A new toll system goes in effect on German highways for heavy commercial vehicles next month. The system is the world's first to use satellite technology to record trucks' highway mileage and automatically charge tolls.
No more free ride for trucks on German autobahns.
The control bridges are already in place and on-board computers are being frantically installed in trucks throughout Germany and beyond. Trucking companies and traffic experts are carefully counting down the days until August 31, when trucks weighing over 12 tons will be required to pay a per-kilometer charge when they drive on Germany's autobahns.
Tolls based on distance traveled have long been considered for heavy trucks, since the income could be used to fund rising highway maintenance costs. The sticking point has been how to institute a workable system without having to construct legions of toll booths along Germany's highways.
Riding to the rescue is satellite technology, which will work in tandem with small on-board computers installed in heavy trucks that function as drive-along toll station attendants, registering how far the truck has driven along a toll road, calculating the cost and sending it back to a central computer for later billing.
Under the new system, before starting off, drivers will turn on computers called on-board units (OBU) which have been provided to them by the toll company. The activation establishes a linkup with a global positioning satellite in Earth's orbit. The continuous satellite connection enables the OBU to know at all times where the truck is.
With the help of street atlas programmed into its memory, the OBU begins charging between nine and fourteen cents for every kilometer the truck drives on the highway, depending on the vehicle's number of axles and emission class. As soon as the vehicle leaves the highway, the on-board computer automatically stops calculating toll charges.
Every 100 kilometers, the computer sends an electronic message to a calculation center and vehicle owners are invoiced every month based on the data received.
Catching the cheaters
The 300 "control bridges" (photo) now in place along German highways have been equipped with lasers which scan heavy vehicles that pass under them. The lasers recognize vehicles that are obligated to pay tolls by scanning their outlines. If the bridge sensors don't receive a signal from the on-board computer, either because it is not turned on or the driver hasn't installed one, a camera takes a picture of the vehicle's license plate.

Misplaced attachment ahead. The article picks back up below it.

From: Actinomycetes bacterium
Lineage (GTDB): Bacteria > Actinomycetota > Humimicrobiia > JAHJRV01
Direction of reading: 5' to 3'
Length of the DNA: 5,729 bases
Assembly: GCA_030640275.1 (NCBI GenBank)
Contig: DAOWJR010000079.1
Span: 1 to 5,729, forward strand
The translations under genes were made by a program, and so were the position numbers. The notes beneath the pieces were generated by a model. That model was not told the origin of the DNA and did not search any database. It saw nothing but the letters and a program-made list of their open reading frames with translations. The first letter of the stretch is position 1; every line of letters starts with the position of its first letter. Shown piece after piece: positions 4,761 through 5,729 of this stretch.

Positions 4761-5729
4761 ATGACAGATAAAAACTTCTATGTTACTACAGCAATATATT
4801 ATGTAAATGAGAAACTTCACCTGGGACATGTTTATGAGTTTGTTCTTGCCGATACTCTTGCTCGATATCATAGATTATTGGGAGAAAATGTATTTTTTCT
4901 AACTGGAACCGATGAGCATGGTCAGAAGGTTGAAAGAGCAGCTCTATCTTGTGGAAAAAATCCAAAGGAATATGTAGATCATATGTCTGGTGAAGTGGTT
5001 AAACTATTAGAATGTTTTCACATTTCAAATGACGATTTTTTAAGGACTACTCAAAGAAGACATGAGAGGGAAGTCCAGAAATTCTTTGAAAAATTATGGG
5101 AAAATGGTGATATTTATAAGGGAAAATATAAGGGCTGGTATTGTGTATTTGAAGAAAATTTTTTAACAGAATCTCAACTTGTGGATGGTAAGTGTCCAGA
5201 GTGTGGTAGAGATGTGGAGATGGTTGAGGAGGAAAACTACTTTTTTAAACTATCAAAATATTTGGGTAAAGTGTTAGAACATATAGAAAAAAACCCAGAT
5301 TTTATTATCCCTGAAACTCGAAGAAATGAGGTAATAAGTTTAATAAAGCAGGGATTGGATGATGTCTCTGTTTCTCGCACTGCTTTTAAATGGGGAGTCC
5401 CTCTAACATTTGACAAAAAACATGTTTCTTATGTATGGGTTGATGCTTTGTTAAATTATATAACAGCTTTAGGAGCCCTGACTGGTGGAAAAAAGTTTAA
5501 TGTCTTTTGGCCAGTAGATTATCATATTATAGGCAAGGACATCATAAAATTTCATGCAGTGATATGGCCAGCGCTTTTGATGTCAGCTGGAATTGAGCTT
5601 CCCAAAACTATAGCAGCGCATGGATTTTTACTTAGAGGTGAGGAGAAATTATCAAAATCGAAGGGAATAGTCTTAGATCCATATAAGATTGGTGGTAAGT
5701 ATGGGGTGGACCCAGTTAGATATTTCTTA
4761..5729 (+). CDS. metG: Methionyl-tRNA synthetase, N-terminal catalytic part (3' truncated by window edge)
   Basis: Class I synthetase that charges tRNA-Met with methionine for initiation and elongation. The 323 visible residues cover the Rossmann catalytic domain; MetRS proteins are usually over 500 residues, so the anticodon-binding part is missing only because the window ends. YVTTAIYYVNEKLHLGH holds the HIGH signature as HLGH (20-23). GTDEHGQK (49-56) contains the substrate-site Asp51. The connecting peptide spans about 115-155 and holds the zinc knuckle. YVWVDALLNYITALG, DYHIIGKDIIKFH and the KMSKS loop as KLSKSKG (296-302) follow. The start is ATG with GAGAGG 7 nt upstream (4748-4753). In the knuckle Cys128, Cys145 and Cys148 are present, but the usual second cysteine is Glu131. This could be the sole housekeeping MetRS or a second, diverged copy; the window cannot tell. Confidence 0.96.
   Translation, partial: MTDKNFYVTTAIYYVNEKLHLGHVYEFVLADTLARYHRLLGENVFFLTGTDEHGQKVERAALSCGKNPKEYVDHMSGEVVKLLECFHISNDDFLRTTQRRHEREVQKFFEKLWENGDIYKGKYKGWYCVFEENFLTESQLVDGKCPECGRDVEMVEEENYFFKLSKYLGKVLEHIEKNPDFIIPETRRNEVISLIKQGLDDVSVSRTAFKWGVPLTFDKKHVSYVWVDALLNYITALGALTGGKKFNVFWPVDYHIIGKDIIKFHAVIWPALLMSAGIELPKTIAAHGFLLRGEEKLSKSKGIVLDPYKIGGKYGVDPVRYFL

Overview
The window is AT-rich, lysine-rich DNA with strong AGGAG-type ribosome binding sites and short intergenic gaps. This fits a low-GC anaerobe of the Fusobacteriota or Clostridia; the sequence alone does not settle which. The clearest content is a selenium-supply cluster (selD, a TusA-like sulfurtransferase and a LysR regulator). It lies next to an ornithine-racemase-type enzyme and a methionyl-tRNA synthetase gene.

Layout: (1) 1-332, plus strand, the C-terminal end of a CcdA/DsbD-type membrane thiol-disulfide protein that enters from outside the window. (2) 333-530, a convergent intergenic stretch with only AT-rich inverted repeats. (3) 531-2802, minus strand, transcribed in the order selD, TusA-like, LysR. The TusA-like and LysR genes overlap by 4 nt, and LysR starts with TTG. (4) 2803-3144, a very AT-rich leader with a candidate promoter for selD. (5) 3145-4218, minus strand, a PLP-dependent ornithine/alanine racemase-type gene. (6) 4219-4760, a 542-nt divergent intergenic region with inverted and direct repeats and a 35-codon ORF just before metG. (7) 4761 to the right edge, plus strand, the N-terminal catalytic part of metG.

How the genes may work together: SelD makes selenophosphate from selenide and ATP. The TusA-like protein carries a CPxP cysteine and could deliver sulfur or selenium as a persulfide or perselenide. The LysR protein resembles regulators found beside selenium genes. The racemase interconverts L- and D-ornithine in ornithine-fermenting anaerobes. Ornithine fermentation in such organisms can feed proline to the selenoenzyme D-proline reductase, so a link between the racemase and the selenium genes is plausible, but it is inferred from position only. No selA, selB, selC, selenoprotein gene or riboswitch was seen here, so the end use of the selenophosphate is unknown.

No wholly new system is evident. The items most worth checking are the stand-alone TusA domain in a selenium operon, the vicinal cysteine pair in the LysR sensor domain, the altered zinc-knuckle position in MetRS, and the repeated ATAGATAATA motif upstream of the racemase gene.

In addition to the bridges, some 300 cars equipped with the same sensor technology will prowl the highways looking for trucks not following the rules. Toll violators can be charged up to €20,000 ($23,000).
The new German toll system is the first in the world to use satellite technology to monitor traffic. Unlike other systems in place, for example those which use electronic tags to register tolls, the German version doesn't require radio beacons along the side of the road to collect information. Traffic planners also avoided the construction of toll stations, which they feared would further tie up Germany's already overburdened autobahn network.
The €500 OBU is being provided free of charge by the Toll Collect, the consortium behind the new system. However, the installation costs have to be covered by the truck drivers themselves. Installation is not mandatory, but those driving OBU-less will be required to stipulate their routes in advance and "buy" them at special terminals being set up at gas stations and truck stops.
It's estimated that there will be some 200,000 toll transactions daily on Germany's 12,000 kilometers of highway, all of which could bring in some €2.8 billion ($3.2 billion) a year.
Foreseeing the glitches
As with all new technology, there are concerns that bugs in the system could result in trucking disruptions at the beginning. The satellite tracking systems and control bridges have passed repeated checks. The primary concern now is that there will not be enough time to install on-board computers in every truck that wants one. In order to meet the August 31 start date, some 5,000 OBUs need to be installed every day. But according to Germany's freight traffic association, only one percent of heavy trucks actually have appointments to have the units installed.
On August 15, an independent commission investigating the toll system's introduction will report to Germany's Department of Transportation whether or not the program can begin as scheduled. "I want to see the program succeed from the beginning, and not start in chaos," said Transportation Minister Manfred Stolpe.